Job hunters allowed tax deduction

Income tax time is here. And if you're a job hunter, you need to be aware of the deductions available to you.

In the flurry of generating resumes, cover letters, phone calls and interviews, it's easy to forget the importance of documenting these efforts for the taxman.

According to Douglas Towne, taxpayer service specialist with the Internal Revenue Service, "Good record keeping is the secret to getting your best write offs."

An easy way to keep track of your expenses is to keep a log of your activities in a notebook. You can do this by simply listing categories across the top of each page (like mileage, printing, telephone and typing). Then record the dates vertically down the page. At the end of each day, jot down your expenses and save your receipts.

The following is a summary of the guidelines you should be aware of during your job search so that you can obtain the breaks designed for you.

Some exceptions
Whether you succeed in landing a job or not, many of the expenses you incur in seeking employment are deductible. The catch is that the job you are looking for must be in the same trade or business you held previously. A corporate executive or manager is considered a type of trade or business just like a carpenter or lawyer.

Your job hunting expenses are not deductible if you are seeking employment in a new trade or business, even when you get the job. So, if you are going after your first job as a college graduate, switching your trade or business or have been unemployed for so long (generally a year of more) that there is a "substantial lack of continuity" to your old job, you will be denied a deduction.

If you have been unemployed for a year of more there is a way around this general rule: Prove that you are actively looking. Keep up your memberships in professional organizations and keep careful records of your entire job hunting activities. If you do this throughout the year, there is a good chance you will be able to claim job hunting deductions.

The expenses of typing, printing and mailing your resume and other correspondence are deductible as a miscellaneous itemizes deduction.

Any fees charged by an employment agency or by firms that prepare your resume are also deductible, whether or not you find a job.

You can also claim long-distance telephone charges related to job hunting, but you must save your phone bill and circle the calls relating to your search.

If you travel to an area to seek employment, your expenses to and from this area are deductible from your gross income in computing your adjusted gross income.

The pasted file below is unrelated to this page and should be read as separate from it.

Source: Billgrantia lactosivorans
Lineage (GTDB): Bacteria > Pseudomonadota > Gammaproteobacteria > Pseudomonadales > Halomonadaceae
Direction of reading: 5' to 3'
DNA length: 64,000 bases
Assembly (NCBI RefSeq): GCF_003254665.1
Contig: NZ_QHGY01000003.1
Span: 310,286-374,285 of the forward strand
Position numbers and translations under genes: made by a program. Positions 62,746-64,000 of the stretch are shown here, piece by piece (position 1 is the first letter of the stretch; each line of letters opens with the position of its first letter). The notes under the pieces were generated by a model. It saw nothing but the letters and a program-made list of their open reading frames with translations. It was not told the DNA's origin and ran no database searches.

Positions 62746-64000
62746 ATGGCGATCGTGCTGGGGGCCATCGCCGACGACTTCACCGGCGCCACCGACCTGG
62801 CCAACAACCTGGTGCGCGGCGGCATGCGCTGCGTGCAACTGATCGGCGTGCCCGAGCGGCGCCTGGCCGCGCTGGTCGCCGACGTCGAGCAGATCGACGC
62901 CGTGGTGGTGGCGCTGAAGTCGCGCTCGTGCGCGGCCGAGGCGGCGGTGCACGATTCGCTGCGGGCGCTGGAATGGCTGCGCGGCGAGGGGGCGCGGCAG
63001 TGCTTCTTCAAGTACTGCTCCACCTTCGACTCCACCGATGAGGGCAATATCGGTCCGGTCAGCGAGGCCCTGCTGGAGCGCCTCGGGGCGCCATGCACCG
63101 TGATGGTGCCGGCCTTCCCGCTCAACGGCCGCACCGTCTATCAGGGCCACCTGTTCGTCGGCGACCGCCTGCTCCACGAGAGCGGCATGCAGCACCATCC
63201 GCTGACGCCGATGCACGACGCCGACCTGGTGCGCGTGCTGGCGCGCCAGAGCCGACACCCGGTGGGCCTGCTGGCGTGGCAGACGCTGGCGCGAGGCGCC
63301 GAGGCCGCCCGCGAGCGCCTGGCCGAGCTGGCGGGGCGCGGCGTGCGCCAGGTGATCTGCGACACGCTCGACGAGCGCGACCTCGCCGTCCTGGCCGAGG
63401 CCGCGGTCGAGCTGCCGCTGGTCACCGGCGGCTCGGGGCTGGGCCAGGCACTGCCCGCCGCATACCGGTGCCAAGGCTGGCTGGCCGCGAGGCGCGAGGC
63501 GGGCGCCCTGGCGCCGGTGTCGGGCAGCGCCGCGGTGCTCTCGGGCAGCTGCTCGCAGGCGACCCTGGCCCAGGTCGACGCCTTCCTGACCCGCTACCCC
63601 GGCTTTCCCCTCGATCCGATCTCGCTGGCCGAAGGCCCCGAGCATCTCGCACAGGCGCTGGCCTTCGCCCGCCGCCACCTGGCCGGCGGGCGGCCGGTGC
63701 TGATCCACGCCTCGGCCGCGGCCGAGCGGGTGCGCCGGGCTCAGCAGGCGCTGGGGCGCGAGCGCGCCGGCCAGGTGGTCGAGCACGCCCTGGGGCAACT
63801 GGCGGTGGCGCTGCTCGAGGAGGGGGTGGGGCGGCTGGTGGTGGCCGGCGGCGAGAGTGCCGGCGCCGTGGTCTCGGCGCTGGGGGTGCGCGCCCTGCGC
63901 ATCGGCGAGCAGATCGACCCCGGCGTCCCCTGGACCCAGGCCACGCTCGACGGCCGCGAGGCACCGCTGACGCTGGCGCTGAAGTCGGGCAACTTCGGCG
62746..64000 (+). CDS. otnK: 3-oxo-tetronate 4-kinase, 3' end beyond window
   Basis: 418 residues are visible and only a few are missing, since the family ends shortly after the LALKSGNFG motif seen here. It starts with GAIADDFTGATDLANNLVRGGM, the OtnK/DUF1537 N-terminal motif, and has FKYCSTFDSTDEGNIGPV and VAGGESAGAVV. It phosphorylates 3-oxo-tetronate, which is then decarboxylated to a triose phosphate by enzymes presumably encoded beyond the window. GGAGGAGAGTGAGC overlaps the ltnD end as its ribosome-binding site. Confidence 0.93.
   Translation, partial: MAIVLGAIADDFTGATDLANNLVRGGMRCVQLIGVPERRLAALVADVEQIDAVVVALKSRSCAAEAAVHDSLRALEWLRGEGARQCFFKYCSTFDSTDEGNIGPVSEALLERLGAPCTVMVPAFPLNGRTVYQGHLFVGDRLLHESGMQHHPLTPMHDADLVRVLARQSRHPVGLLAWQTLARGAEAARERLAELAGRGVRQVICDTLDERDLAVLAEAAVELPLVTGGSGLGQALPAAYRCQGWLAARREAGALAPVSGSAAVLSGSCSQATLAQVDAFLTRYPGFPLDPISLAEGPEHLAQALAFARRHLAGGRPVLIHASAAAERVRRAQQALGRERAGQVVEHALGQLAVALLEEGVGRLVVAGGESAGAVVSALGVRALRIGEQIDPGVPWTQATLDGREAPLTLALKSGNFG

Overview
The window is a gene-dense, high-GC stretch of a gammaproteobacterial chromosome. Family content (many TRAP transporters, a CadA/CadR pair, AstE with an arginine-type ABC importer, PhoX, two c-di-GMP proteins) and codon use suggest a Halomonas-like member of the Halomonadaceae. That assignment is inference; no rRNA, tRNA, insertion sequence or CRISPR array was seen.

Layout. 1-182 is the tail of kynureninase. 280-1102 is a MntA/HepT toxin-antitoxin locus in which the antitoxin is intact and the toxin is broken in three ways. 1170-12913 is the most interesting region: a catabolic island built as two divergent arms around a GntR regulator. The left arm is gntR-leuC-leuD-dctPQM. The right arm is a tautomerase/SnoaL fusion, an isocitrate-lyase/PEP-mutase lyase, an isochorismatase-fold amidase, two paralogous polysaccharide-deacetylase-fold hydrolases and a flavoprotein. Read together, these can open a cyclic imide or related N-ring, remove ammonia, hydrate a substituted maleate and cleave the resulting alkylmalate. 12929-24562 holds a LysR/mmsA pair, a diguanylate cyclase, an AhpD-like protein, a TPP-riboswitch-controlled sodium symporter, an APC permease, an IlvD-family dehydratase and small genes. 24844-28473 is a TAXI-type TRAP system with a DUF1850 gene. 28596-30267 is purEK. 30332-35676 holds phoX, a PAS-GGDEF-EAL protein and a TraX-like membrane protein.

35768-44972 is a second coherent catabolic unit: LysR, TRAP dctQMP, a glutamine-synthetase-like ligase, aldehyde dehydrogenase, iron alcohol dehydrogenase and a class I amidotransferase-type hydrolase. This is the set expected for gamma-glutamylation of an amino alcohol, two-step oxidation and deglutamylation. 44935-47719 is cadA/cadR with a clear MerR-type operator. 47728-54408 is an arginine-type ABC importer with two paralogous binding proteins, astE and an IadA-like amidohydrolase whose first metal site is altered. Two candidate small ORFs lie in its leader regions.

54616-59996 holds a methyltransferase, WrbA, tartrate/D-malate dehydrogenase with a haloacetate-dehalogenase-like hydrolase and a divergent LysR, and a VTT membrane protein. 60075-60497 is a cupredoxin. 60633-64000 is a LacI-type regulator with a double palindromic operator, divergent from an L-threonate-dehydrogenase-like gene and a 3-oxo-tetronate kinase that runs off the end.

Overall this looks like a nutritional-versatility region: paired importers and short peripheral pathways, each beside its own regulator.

Deductible expenses
Even if you travel somewhere primarily for a vacation, any actual expenses of your employment search at that destination are deductible. Your travel expenses to and from your vacation spot would not be deductible, however.

If you get a fob or start a business, which causes you to move to a new home, certain moving expenses are deductible from your gross income.

In order to qualify, your new job location must be at least 35 miles farther from your former home than your old job location was. To determine this, compare your new commuting distance to your old commuting distance. If your new drive is at least 35 miles more than the old one, you qualify.

Moving the required distance, however, doesn't necessarily guarantee your deduction. You must also work for a certain period of time.

If you are an employee (as opposed to being self-employed) you must work at least 39 weeks during the 12 months right after you move.

This 12-month period begins on the date you arrive in your new location, whether your family arrives then or not. It's not necessary that you work for one employer or that the 39 weeks be consecutive.

The key here is the "customary practice" of your particular occupation in your new location. For example, a schoolteacher who teaches on a full-time basis for more than six months is considered a full-time employee during the entire 12 months (even though school was not in session during the summer.)

Another caution: If you and your spouse file a joint return, you can't add the total weeks you've both worked to satisfy this 39-week requirement.

Some of the moving expenses you can deduct from your gross income during this first year are: the cost of transporting household goods (including shipping your car), and the costs of meals and lodging en route.

Towne says, "No receipts are necessary for gasoline purchases or meal expenses during this trip. However, you will need to save receipts for meals costing $25 or more per person, bills for lodging and for the moving company."

There are always exceptions in each individual's circumstances, so before you prepare your taxes, consult your tax advisor, the IRS or the publications available at the IRS office. 

Joan Lloyd is a Milwaukee based executive coach and organizational & leadership development strategist. She is known for her ability to help leaders and their teams achieve measurable, lasting improvements. Joan Lloyd & Associates, specializes in leadership development, organizational change and teambuilding, providing: executive coaching, CEO coaching & leader team coaching, 360-degree feedback processes, retreat facilitation and presentation skill coaching and small group labs. Contact Joan Lloyd & Associates at (414) 573-1616,, or 
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